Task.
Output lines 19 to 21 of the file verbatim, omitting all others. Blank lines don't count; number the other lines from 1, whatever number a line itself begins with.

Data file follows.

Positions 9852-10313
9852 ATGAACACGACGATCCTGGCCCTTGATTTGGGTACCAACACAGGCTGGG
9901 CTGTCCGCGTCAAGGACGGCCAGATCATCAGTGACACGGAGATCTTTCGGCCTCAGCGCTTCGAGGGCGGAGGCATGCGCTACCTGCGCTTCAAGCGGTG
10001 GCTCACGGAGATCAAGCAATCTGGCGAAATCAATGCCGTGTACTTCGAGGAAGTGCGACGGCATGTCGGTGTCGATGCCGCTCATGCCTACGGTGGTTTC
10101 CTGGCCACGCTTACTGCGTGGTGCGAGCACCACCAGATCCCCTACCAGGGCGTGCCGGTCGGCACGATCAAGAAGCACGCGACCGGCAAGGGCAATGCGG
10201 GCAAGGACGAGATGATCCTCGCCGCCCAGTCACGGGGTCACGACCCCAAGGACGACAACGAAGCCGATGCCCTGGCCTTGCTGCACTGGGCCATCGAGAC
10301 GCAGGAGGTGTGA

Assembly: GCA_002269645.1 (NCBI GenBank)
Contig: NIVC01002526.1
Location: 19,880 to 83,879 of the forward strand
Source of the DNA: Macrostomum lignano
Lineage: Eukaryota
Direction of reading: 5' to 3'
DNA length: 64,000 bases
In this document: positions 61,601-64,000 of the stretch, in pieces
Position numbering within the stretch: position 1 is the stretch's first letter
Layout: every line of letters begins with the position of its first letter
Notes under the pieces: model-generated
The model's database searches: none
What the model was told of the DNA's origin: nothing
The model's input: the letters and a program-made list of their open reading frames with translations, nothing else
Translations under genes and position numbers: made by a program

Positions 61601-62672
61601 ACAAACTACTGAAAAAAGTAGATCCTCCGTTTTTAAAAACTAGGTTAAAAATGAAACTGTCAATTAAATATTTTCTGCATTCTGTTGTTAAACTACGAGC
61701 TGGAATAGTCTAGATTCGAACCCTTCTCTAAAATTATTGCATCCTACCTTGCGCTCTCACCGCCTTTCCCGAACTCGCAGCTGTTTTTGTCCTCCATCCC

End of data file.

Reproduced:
The model's database searches: none
What the model was told of the DNA's origin: nothing
The model's input: the letters and a program-made list of their open reading frames with translations, nothing else